I have an address locator (US Dual Ranges Styles), and it reads [road_name], [from_left], [to_left], [from_right], and [to_right] fields from the roads layer.
In the dataset, there is street with the following attributes:
I want to list all Single line addresses for this street and other streets in the address locator like this:
1 Peace St
2 Peace St
3 Peace St
4 Peace St
5 Peace St
6 Peace St
7 Peace St
8 Peace St
10 Peace St
Is there a ready table that contains the complete set of all single line addresses in the dataset? Or should I generate it by a third-party tool (e.g. Excel Macro)?
I'm not aware of any tool that does that for you, so you'd probably need to create your own.
However, I need to ask; what is the purpose of such an output?
Many thanks Joe for your interest,
I need this tool to establish a table that contains all the addresses, which can be used as a reference for an auto-complete text-box that the user uses to write the address he wants to find in my web mapping application.
I solved it by exporting the tabular data to excel and running a macro that lists all the addresses, and then importing the detailed addresses as a stand alone table. But this solution is not flexible to update, since each time the data changes (new address is created), I have to repeat the same process (exporting to excel>>running the macro>>returning the addresses back to ArcMap). I think that the complete set of addresses should be stored somewhere within the address locator, or there should be a generic tool that does this, what do you think?
Thank you again
But this solution is not flexible to update, since each time the data changes (new address is created)...
I don't see how you can add an address if the range of the street has already been established. For example, the 100 Block of Main St has a range of 100-198 and 101-199. You have all the possible addresses from your macro. What can be added?
I think that the complete set of addresses should be stored somewhere within the address locator, or there should be a generic tool that does this, what do you think?
Using street data to match against is what it is. You are matching against a range of numbers so the location is interpolated. Using the Main St example above, the address of 150 Main St will locate on the even side of Main St, right in the middle of the block. The reality might be that:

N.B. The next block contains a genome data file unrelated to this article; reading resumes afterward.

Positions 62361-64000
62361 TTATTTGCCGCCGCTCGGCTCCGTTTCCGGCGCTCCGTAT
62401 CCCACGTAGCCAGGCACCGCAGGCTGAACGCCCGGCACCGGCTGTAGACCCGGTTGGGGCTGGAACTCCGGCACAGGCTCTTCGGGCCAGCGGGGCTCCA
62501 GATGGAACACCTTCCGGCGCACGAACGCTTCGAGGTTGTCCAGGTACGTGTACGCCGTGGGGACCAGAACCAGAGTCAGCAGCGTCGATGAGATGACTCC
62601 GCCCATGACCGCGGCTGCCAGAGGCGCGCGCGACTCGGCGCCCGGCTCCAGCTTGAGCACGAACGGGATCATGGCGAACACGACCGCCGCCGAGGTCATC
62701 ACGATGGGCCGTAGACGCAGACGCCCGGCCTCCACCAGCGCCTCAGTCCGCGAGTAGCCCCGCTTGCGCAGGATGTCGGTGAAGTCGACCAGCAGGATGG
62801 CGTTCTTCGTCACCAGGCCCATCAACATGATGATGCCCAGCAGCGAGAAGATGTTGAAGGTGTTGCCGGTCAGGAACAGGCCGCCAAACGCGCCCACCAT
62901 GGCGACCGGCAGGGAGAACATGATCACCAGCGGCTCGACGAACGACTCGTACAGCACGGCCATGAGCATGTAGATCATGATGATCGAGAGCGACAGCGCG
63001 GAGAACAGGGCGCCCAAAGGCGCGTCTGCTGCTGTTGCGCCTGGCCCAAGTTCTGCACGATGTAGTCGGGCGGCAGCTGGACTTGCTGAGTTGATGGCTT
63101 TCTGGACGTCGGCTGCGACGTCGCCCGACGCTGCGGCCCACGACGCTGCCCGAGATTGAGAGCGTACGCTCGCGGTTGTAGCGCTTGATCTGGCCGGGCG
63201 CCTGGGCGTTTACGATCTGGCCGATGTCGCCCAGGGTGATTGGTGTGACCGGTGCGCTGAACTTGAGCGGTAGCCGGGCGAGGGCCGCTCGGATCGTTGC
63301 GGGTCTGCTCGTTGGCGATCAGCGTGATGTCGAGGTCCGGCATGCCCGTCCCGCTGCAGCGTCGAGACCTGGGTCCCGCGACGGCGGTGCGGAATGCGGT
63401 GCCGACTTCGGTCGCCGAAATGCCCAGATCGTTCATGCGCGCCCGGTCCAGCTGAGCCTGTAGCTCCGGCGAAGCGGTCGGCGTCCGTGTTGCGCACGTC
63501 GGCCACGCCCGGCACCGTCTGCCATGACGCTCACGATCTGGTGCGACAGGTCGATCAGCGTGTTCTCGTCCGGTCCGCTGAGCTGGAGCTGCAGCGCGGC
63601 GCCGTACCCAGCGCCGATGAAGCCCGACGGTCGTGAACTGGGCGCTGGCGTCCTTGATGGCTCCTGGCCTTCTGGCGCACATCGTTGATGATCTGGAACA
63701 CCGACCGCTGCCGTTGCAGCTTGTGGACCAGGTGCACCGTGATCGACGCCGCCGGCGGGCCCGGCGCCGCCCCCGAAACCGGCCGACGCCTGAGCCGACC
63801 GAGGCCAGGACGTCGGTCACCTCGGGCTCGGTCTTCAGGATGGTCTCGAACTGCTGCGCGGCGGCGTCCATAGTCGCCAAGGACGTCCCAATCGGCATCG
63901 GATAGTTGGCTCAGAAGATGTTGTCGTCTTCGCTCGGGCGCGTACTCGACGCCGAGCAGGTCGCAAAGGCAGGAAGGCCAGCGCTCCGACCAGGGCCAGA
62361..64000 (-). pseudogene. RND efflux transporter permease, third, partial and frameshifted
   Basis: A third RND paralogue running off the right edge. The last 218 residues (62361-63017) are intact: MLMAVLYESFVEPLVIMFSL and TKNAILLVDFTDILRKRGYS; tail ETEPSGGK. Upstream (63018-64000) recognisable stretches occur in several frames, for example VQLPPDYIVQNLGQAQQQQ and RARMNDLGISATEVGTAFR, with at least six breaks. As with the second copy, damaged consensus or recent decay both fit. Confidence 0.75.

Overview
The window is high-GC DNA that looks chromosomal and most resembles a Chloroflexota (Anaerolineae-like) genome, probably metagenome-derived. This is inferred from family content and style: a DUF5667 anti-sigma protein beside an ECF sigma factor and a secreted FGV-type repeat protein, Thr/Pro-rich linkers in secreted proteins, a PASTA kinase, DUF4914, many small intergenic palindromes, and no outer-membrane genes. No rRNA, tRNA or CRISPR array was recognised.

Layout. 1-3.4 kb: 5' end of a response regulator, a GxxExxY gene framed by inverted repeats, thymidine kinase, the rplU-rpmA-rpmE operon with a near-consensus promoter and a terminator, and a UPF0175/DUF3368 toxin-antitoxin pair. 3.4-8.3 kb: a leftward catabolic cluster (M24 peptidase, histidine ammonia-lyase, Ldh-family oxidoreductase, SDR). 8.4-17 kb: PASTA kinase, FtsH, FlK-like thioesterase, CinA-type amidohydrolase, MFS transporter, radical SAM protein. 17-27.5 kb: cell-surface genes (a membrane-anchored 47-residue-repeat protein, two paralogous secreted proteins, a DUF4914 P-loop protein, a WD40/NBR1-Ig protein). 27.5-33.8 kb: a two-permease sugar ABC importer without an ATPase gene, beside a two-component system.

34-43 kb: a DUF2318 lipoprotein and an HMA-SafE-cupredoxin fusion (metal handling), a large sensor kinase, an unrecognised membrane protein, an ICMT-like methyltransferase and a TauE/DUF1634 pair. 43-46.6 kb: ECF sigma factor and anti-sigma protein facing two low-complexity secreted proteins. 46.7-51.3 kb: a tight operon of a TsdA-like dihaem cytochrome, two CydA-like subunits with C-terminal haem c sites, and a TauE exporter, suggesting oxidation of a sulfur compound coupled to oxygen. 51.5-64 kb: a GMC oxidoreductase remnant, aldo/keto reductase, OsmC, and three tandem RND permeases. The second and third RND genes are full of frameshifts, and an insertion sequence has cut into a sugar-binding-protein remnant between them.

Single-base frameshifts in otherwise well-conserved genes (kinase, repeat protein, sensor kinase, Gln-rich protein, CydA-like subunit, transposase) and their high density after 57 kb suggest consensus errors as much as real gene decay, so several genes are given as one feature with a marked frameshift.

A. There is no physical address 150 Main St
B. 150 Main St is NOT actually on the even side and/or in the middle of the block
I have used streets to address match for the past 10 years for 9-1-1 response. As I type this, I have an address point feature class that is based on actual, physical addresses from parcel data that I'm working on to use in addition to the streets. The street data has served us well, and I'll continue to use it for intersections; nobody lives in an intersection , but in the 9-1-1 world an awful lot of activity occurs in them.
Best of luck to you!
Joe, Thank you very much for your prompt response and sorry for the late reply.
You are right, using ranges is aimed to include all the addresses that a street might include, but the update in my case is: Adding streets and addresses for other cities that are not included in my address locator (So each time I add cities' streets, I have to derive the single line addresses again).
I agree with you that the address locator interpolates the address from the ranges assigned to the street, but I wonder if it interpolates the address each time it is called (when the user enter a single line address), or does it call it from a ready list of addresses that is constructed when building the locator?
It's my understanding that it interpolates each time.
Thank you very much Joe, Your input is appreciated.